Diabetes campaigns here in Australia never cease to disappoint me. They always tend to focus on the negatives, such as the complications and the hard hitting statistics which instil fear. Our campaigns lack positivity, and don’t do those of us living with the condition a lot of justice.
In my humble opinion, a campaign for Diabetes Week is simple. One where we encourage people living with the condition to share their stories in order to help raise awareness. Diabetes UK always seems to do this very well, with positive, empowering campaigns that actually engage and involve people with diabetes.
Before I start getting depressed about the awful complication-themed Australian diabetes week next month, I thought I’d add my two cents worth to Diabetes UK’s fantastic campaign for Diabetes Week, Setting the Record Straight. Here goes…
1) A diagnosis does not mean that you’ll develop complications. I heard a lot about complications in the Australian media during the first year or so after my diagnosis. I remember feeling horrified about that possibility, and even writing myself off because of my diabetes in conversations. It took me a long time to realise that this was in fact, not true.
I still remember a fantastic quote I found somewhere on the internet that went something like “you might feel like crap today, but complications can take years to develop.” It’s a great perspective and it always reminds me that it’s never too late.
2) Diabetes takes time to get right. A LOT of time. After I was first diagnosed, I remember talking to others in the context that I would eventually get it sorted. Once I had everything figured out, I wouldn’t need to test my BGLs so often and I wouldn’t be having so many hypos. Six years later, I’m still trying to get it right!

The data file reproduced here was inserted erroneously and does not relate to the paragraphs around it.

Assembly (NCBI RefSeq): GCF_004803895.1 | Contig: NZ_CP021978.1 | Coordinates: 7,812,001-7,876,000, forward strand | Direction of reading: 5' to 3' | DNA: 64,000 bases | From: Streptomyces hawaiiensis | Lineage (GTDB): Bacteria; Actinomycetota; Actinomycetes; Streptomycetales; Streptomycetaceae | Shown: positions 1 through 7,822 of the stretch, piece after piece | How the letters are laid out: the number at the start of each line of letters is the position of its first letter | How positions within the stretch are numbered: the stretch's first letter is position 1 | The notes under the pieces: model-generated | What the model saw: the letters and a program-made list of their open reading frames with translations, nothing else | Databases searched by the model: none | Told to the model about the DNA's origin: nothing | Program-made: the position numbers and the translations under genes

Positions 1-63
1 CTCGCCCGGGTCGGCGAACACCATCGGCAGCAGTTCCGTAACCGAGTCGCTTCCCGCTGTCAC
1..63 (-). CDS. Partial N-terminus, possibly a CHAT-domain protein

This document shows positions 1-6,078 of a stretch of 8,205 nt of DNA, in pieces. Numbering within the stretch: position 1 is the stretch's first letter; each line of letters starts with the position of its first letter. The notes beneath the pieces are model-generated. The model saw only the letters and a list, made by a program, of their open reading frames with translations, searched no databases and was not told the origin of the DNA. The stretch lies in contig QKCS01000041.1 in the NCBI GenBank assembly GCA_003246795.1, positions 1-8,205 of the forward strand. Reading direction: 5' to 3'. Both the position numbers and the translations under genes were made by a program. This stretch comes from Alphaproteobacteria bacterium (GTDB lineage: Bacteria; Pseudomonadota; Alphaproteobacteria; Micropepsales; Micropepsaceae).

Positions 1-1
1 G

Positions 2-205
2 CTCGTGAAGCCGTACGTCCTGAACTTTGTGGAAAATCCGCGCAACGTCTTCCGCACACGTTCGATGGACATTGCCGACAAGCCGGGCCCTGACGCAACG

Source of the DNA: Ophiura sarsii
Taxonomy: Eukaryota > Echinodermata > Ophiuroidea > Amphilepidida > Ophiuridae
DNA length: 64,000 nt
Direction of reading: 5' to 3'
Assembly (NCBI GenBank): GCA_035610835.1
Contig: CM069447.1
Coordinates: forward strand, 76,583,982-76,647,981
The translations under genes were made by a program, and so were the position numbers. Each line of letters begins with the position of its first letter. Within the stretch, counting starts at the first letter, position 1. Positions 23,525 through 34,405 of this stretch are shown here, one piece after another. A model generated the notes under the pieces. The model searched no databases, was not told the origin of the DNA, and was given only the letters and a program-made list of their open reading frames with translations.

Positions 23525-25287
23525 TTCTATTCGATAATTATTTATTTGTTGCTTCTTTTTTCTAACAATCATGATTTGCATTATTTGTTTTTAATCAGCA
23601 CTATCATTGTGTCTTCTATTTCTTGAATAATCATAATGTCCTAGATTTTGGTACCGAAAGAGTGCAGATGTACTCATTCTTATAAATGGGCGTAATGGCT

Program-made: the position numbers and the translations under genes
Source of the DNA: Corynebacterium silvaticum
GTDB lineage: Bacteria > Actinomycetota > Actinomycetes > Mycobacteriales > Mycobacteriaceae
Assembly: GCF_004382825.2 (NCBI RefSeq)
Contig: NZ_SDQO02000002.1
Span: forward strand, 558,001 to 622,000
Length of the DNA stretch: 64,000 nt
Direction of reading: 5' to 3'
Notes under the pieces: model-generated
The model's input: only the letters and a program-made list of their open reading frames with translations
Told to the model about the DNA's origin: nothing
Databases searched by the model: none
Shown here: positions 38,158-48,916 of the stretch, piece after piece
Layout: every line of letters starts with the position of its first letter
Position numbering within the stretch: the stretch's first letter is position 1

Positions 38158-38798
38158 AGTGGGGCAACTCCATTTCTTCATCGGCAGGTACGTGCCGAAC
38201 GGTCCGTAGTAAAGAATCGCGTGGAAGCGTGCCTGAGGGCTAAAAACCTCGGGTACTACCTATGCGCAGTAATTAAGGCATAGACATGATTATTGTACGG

My diabetes educator reminded me recently that “even though we want to do as much as we can straight away, it takes time to get it right and you need to be patient.” Be kind to yourself.
3) You don’t have to turn your life upside down or give up everything! Magazines are full of ways to change your life and feel better overnight and blah blah blah. Doctors talk as though change can happen with a wave of the magic wand. It’s completely unrealistic. I’ve made a lot of small, gradual changes to my diet and my routine since I was diagnosed. But I haven’t compromised on the things I love. I don’t do dedicated exercise, because I don’t enjoy it. I still eat chocolate. I still drink lots of coffee. I don’t peel the skin off my takeaway chicken. I still enjoy myself at Christmas time.
A colleague recently told me that “it’s easier said than done.” While I do agree, I reminded her that it doesn’t mean that you have to be unhappy.
4) Finally, I’m loving the Faces of Diabetes campaign that’s going round on social media. Because there are actual human beings behind the condition, and it’s important to keep that in mind when advocating. You can get your picture here.
Happy Diabetes Week to those of you in the UK! You can find out more at diabetes.org.uk and by following #DiabetesWeek on social media.